On international scales, the maths performance of New Zealand school students has been slipping. And many in the tertiary sector will attest to the poor maths ability of incoming students.

It is a troubling trend that warrants a policy response. However, knowing how to respond requires some understanding of the underlying cause. There are several possible contenders. Many commentators have blamed changes to education policy. But ultimately, if the teachers do not have a firm grasp of a subject, tinkering with different methods of teaching is unlikely to make much difference. 

This is not to say that a teacher needs to be a maths genius to teach students how to add and subtract. However, it is troubling that a third of New Zealand primary teachers are unable to correctly answer simple maths questions like adding fractions.

The Initiative is embarking on a series of education reports to help improve New Zealand’s education landscape. In our newest research project, we will be using data to see what has happened to the numeracy ability of teachers over time. If highly numerate people are being put off choosing teaching as a career, this should be a concern to the Government.

For a prosperous New Zealand, quality education is vital. Especially numeracy education. Curing our poor numeracy performance will require a dedicated treatment plan. Diagnosing the cause is the number one step.


Tuis, Kiwis and bus drivers
Briar Lipson | Research Fellow | briar.lipson@nzinitiative.org.nz
It has been two weeks since I started work in New Zealand, at the Initiative. Starting a new job in a new country, there are a few things to get used to. But I would not have guessed that the bus ride home would be such a highlight of my day.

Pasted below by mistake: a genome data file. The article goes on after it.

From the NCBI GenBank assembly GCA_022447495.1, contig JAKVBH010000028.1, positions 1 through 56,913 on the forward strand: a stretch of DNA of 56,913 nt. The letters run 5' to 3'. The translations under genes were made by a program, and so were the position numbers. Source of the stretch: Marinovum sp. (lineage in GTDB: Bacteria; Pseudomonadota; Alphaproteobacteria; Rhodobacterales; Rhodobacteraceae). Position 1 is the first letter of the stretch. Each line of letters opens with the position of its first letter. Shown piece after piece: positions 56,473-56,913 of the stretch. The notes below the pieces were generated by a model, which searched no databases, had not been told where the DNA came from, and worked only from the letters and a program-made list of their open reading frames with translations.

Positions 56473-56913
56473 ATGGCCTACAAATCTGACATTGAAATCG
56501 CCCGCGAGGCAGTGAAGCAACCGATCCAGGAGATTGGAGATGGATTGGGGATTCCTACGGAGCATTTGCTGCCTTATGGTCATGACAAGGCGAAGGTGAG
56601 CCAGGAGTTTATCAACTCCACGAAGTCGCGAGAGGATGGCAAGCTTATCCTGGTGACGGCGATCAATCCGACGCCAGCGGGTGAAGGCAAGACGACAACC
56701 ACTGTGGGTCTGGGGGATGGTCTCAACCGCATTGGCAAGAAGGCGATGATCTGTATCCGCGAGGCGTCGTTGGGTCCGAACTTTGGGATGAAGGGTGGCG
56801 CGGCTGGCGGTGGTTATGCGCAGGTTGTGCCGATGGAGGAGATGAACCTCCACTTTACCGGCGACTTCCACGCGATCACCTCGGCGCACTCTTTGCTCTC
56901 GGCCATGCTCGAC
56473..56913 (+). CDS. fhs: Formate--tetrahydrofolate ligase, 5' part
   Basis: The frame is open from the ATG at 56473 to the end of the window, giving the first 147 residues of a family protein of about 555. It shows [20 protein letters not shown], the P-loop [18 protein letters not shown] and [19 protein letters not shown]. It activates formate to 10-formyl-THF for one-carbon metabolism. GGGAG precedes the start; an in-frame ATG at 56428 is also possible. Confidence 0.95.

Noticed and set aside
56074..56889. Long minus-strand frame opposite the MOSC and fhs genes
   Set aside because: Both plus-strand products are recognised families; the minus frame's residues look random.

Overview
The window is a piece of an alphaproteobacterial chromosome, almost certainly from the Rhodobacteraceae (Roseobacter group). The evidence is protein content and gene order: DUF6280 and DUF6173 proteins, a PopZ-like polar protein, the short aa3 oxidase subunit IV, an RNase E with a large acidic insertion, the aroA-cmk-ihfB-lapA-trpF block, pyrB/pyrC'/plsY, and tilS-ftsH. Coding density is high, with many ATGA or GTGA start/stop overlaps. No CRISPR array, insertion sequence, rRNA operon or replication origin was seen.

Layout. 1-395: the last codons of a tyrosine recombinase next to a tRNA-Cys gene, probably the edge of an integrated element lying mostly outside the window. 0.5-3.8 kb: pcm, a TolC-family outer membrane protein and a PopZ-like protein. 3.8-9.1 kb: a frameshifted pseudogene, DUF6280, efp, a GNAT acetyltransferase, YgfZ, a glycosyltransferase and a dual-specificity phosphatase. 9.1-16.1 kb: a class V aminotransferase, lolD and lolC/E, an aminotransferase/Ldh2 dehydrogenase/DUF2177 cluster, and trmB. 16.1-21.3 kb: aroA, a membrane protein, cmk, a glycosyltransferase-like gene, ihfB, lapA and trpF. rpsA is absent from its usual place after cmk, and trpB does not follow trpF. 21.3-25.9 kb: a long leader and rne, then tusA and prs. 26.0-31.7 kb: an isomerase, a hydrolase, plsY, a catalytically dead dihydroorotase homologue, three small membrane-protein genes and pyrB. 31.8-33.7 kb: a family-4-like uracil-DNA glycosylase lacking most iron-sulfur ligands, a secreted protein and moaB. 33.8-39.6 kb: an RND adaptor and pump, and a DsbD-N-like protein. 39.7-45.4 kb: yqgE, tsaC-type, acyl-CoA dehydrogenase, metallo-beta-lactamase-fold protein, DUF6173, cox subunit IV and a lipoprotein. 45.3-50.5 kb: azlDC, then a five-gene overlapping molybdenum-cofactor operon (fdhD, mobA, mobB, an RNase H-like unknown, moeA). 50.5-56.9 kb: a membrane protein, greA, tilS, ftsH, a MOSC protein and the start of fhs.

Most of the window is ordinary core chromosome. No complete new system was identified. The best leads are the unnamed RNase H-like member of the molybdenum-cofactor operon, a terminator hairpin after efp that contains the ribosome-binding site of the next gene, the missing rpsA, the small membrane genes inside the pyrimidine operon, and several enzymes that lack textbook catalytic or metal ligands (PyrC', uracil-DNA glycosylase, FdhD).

For those unaccustomed to Wellington buses, this is what happens: Each time someone alights, they break the otherwise contemplative commuter silence and yell “Thanks driver!” all the way up to the front.
 
I had previously understood that the gentle Tui provides New Zealand with its sweetest song. That may be so in the animal kingdom. But the way that actual Kiwis thank their bus drivers is music to my ears.
 
Which is to say that as a former teacher, economist and Londoner, I am humbled by New Zealand’s good manners.
 
The English may be known for their politeness, but we do not always show it. Perhaps we are just too shy.
 
The English dilemma when riding a bus is this: Do you cast off the shackles of modesty and yell appreciations to the front of the bus? Or do you sacrifice norms of politeness to slip apologetically away into the night?
 
Needless to say, most of us opt for the apology-based solution such that now, you are classed a real weirdo if you bother to thank a bus driver in London.
 
Being in New Zealand has helped me realise that you should not think too much when it comes to friendliness. Or at least you should not let social conventions get in the way of thanking your bus driver.
 
As a recent arrival here, I am enchanted by this country’s egalitarian friendliness. It does not matter who you are and who you are dealing with. Kiwis invariably start from a place of openness and kinship, less inhibited by other conventions. That is a great starting point for any society.
 
The challenge is to transform such an egalitarianism of manners into an egalitarianism of opportunity. And that is what I will be working on at the Initiative – before catching my bus home each night.
 
On The Record
 
All Things Considered
  • Infographic of the week: British election tracker - track the parties' progress.
     
  • Who will buy the baby boomers' homes?
     
  • The price of a pint across New Zealand - how much is too much?
     
  • Dairy farmers unions in Canada and their statistical manipulations about supply management.
     
  • Will automation put truckers out of a job?